Techniques Used to Hide Income and Assets in Divorce Cases

This article was originally printed in the ABA Section of Family Law eNewsletter, September 2012.

While it is common for one spouse to have control over the money in a marriage—be the major breadwinner, manage spending, and maintain control of financial documentation—family lawyers and their clients can increase the chances of finding hidden assets during a divorce by being aware of some of the schemes used to hide money.

Understanding the common schemes that may be used to hide assets and income can help the spouse in the lesser financial position protect himself or herself in the divorce; and, by knowing about these schemes, you can look for signs and hopefully limit the success your client’s soon-to-be-ex-spouse will have with them. Some of the more common schemes used to hide money in divorces include:

  • Stashing cash – It is not uncommon for an estranged spouse to start stashing money around the house, in a safe deposit box, or with trusted friends or relatives. By not keeping the funds in a bank or brokerage account, he or she is hoping their spouse will not know of the money’s existence. Pay close attention to transactions that involve cash vaporizing into thin air: large ATM withdrawals, depositing checks but receiving a large amount of cash back, or the sale of assets with no paper trail or no deposit to known bank accounts.
  • Purchasing items that are easily overlooked or undervalued – Everyone notices a new home or a new car, but who is paying attention to works of art, valuable home furnishings, or technological toys? While some spouses pay close attention to these types of things, many do not; this is a way to reduce cash while secretly increasing hidden assets.
  • Underreporting of income on income tax returns – Divorcing spouses may deliberately underreport income on their income tax returns, hoping to deprive the other spouse of his or her share of the income. However, forensic accounting techniques can be used to uncover such a scheme.
  • Having an employer withhold regular pay, commissions, or bonuses – Particularly in closely held businesses (where the spouse is the owner or an employee) the danger exists that management will withhold pay at the request of the spouse to negatively impact any child support or alimony that may be owed. Once the divorce or child support action is settled, the employer pays out all of the withheld pay. Be aware of this issue, particularly if one spouse suddenly had reduced pay or failed to receive a normal bonus or commission.
  • Overpaying creditors – It is not unusual for a creative spouse to overpay the IRS or other creditors during a divorce, with the intention of receiving a refund after the divorce proceedings end. The money is shifted away from the marital estate so the other spouse can’t lay claim to it, and later the overpayments are refunded to the benefit of the scheming spouse.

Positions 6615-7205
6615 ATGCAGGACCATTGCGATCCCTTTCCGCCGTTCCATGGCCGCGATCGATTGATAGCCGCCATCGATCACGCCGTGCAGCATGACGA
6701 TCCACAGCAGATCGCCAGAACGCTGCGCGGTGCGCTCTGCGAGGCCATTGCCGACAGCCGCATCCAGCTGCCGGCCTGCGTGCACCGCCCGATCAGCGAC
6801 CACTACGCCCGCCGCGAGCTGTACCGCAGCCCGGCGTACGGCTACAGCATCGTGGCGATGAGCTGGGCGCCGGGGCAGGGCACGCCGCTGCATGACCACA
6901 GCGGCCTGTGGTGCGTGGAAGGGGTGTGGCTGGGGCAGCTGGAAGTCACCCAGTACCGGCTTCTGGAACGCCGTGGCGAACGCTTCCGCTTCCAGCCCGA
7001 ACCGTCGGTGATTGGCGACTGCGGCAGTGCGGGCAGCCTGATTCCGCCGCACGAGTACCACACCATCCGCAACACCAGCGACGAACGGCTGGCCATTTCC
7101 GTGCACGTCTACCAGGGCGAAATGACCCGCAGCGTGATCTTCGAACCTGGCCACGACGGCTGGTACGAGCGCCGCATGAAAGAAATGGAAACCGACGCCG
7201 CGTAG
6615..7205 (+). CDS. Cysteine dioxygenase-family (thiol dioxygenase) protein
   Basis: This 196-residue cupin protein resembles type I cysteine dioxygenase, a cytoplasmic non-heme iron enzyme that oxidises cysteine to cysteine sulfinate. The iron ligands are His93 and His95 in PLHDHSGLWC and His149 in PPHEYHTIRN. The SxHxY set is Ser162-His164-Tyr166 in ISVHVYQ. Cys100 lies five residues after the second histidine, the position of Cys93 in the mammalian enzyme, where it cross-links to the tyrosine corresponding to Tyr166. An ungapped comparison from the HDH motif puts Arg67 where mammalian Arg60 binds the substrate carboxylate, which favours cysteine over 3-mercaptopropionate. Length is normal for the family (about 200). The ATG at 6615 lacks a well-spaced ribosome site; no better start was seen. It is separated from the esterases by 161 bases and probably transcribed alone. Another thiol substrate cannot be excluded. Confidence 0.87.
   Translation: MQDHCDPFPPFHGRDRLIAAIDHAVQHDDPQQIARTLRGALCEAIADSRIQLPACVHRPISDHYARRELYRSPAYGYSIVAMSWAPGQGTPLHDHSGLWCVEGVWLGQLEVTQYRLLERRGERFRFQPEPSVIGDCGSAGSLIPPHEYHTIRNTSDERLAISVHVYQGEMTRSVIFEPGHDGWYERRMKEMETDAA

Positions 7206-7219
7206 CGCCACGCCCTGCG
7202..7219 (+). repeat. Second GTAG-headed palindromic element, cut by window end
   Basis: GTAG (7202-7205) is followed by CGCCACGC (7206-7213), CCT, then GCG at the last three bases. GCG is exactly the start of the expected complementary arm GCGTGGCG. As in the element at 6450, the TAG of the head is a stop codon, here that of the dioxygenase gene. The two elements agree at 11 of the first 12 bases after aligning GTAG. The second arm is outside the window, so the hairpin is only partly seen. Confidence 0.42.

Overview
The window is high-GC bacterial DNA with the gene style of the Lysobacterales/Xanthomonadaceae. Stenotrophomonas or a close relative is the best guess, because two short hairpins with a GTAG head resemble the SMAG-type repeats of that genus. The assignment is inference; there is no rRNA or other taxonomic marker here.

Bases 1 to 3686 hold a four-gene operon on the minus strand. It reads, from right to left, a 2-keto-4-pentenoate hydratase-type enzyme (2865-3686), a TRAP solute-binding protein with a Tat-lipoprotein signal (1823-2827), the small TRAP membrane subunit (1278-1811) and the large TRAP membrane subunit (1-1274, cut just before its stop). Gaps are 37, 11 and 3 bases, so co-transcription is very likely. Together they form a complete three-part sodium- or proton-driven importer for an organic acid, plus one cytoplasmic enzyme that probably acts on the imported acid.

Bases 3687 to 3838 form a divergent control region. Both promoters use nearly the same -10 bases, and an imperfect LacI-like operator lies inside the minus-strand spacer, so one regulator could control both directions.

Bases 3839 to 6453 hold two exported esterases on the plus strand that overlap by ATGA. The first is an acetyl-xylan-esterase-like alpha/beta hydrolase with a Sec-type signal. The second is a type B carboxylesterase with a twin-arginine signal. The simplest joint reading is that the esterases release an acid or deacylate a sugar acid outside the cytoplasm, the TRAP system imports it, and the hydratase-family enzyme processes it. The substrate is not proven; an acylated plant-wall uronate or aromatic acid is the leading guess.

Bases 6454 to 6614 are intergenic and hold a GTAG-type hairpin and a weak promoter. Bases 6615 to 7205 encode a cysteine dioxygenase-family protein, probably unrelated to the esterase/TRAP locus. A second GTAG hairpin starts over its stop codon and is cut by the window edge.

• Establishing accounts in the names of others – Beware the risk that a spouse may put assets in the name of a child, a girlfriend or boyfriend, a family member, or a friend. The intention is to hide money in the account and then get it back after the divorce is finalized. It may be hard to find out about such accounts, but there are often financial clues left behind as these accounts are established.
  • Transferring assets – It is not uncommon for a spouse to give or sell assets to a friend or relative during a divorce. Often the “sale” will be at less than fair market value, suggesting it is a sham transaction which will be reversed after the divorce is final. Making lists of known assets early in the divorce process is critical, so the non?moneyed spouse has a better chance of tracking down the assets of which he or she may be entitled to a portion.
  • Other sham transactions – Divorcing parties may “loan” money to friends or family, “start a business” with someone (which coincidentally eats up tons of cash and valuable assets that are part of the marital estate), or otherwise participate in transactions designed to reduce or hide assets from the spouse.

A forensic accountant can help evaluate these red flags and investigate further, if necessary. The sooner the red flags are detected, the greater the chance of finding and recovering the assets.

Tracy L. Coenen, CPA, CFF, is a forensic accountant and fraud investigator with Sequence Inc. in Chicago and Milwaukee. She specializes in cases of embezzlement, financial statement fraud, white collar crime, securities fraud, and family law. She can be reached at 312.498.3661 or tracy@sequenceinc.com.

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Comments (1)

  • Kerrie

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    I do believe the McKinneys used every single one of these techniques to hide income & assets. They didn’t bank on the skill of Gene Doeling though.

    Fools.

    Reply

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